Memorial scholarship among honours for respected Cree educator
- Fraser Needham | April 27, 2021
Victor Thunderchild’s dedication to welcoming Indigenous students at Prince Albert’s Carlton Comprehensive High School will be remembered and honoured.
Teachers at the city’s largest high school are working to raise $20,000 to establish a legacy scholarship in their colleague’s name and Prince Albert Mayor Greg Dionne has said he will bring forward a motion to city council recommending a city park be named after the late Cree educator.
Thunderchild, 55, died from COVID 19 April 17.
Since his death, the outpouring of condolences in Prince Albert and across the province has been tremendous.
For almost three decades, Thunderchild mentored and influenced hundreds of students who passed through the halls of Carlton, where he taught.
He used his Cree language and culture as a way of reaching out to Indigenous students who didn’t always feel at home at the school.
Sheryl Kimbley is a close friend of the Thunderchild family.
She said he always looked for ways to brighten the day of students who weren’t doing so well and this is why few ever forgot him.
“Victor has a string of people behind him that you can’t even imagine,” she said. “That he just smiled at. That he just put a hand on their shoulder and said, ‘You’re going to be okay. What do you need?’ He was that person for these students wandering the big halls of Carlton.”
Carmen Fourstar is one such student.
While attending Carlton in the late 1990s, she felt out of place until she enrolled in his Native Studies class, she said.
“In many of the classes I was the only Aboriginal person,” she said. “And I faced racism on a daily basis and the teachers wouldn’t do anything about it. And sometimes I faced it from the teachers as well. Now, with Victor, every Native Studies class, he always played round dance and powwow music. When you are part of that life, like myself and my children are, and you’re exposed to an institution where it’s not accepted, and you go into a classroom out of that entire building and you’re accepted, it gave me a huge sense of pride,” Fourstar said.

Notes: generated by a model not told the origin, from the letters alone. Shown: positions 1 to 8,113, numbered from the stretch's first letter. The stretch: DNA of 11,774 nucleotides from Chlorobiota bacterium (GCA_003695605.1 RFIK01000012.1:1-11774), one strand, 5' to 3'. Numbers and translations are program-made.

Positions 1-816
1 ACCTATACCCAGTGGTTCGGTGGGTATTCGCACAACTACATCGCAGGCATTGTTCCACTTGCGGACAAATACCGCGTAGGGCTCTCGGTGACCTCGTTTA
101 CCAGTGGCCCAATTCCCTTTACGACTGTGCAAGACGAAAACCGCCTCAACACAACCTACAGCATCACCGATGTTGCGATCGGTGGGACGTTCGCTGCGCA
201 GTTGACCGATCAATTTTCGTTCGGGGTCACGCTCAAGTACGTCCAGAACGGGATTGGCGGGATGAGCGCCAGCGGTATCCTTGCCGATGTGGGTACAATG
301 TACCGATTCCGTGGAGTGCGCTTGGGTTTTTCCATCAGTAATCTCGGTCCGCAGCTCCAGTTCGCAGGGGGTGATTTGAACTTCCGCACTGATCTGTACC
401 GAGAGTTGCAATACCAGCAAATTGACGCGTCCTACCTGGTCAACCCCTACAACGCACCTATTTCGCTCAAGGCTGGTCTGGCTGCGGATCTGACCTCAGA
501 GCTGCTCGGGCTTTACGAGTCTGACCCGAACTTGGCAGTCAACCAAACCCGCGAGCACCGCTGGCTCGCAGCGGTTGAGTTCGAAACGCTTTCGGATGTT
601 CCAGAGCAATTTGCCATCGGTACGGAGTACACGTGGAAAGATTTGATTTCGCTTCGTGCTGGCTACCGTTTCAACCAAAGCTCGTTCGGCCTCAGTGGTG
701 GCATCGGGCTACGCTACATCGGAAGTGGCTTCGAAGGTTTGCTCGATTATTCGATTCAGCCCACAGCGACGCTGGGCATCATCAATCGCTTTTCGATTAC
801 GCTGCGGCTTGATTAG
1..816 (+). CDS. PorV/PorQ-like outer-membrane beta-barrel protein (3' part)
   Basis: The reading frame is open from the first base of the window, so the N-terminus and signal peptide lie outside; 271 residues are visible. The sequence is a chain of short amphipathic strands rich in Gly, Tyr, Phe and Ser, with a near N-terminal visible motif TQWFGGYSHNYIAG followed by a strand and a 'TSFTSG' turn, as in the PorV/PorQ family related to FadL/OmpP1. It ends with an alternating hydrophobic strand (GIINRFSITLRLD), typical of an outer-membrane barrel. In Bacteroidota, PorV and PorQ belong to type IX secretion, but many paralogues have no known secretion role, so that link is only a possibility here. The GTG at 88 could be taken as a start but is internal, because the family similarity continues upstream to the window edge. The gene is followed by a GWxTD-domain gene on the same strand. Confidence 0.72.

One of the biggest things Thunderchild did to influence Indigenous students during her time at Carlton was starting a traditional drum group.
This drum group carries on today and Fourstar’s son, Brock, who is a currently a student at the school, is part of it.
Thunderchild’s daughter, Renee, said her father made a conscious decision early on to teach at a non-Indigenous school because he thought it was where he could have the most influence.
“He decided to stay at Carleton, a non-Aboriginal school, because he knew the number of Aboriginals that went to that school and they did not have the support,” she said. “He knew that he could go off to the reserves and make more money but he didn’t want that because his true passion was trying to teach and reach out to the youth.”
Thunderchild mentored Indigenous students in any way he could. Besides organizing traditional activities, he took an active role in coaching sports such as volleyball and softball.
In his later years, Thunderchild worked as a guidance counsellor at Carlton and in fall 2020 he spearheaded a program to teach the Cree language to kindergarten students at John Diefenbaker Public School in Prince Albert.
In one of his final public statements on Twitter, Thunderchild was critical of Premier Scott Moe and the Saskatchewan government for not prioritizing teachers for COVID-19 vaccinations.
Victor Thunderchild is survived by his wife Violet, children Jeremy, Renee and Ryanda, his mother Mary Thunderchild, two grandchildren and a number of siblings.